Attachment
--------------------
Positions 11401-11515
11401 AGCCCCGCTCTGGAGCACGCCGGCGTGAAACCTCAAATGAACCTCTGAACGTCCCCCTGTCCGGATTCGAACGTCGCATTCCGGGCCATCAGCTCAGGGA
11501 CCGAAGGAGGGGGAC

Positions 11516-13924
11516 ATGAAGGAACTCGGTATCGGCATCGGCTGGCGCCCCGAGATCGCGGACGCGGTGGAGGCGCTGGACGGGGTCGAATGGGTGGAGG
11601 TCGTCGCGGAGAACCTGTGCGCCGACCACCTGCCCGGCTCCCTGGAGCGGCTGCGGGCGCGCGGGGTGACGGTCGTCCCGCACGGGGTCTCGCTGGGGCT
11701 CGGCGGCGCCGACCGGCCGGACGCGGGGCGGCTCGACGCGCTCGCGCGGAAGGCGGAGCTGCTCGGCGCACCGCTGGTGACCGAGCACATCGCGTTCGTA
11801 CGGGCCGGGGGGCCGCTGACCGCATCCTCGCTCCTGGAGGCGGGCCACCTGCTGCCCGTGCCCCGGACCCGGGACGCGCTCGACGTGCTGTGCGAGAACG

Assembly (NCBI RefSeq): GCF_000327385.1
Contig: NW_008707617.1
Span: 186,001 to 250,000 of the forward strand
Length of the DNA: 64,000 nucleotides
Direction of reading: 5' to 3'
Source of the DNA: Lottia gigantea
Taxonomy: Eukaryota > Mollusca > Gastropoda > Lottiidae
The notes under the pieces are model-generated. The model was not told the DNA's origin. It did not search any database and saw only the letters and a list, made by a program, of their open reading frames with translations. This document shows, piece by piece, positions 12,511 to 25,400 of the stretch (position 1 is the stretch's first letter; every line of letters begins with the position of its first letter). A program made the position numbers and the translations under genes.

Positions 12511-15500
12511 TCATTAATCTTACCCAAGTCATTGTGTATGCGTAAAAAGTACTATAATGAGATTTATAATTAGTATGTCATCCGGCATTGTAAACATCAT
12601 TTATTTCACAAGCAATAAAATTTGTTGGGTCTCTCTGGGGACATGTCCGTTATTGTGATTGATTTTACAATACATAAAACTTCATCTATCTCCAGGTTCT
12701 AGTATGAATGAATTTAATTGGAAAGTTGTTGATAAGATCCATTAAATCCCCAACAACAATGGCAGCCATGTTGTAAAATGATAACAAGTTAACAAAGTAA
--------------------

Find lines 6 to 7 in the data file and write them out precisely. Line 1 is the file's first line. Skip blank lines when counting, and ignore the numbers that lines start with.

11601 TCGTCGCGGAGAACCTGTGCGCCGACCACCTGCCCGGCTCCCTGGAGCGGCTGCGGGCGCGCGGGGTGACGGTCGTCCCGCACGGGGTCTCGCTGGGGCT
11701 CGGCGGCGCCGACCGGCCGGACGCGGGGCGGCTCGACGCGCTCGCGCGGAAGGCGGAGCTGCTCGGCGCACCGCTGGTGACCGAGCACATCGCGTTCGTA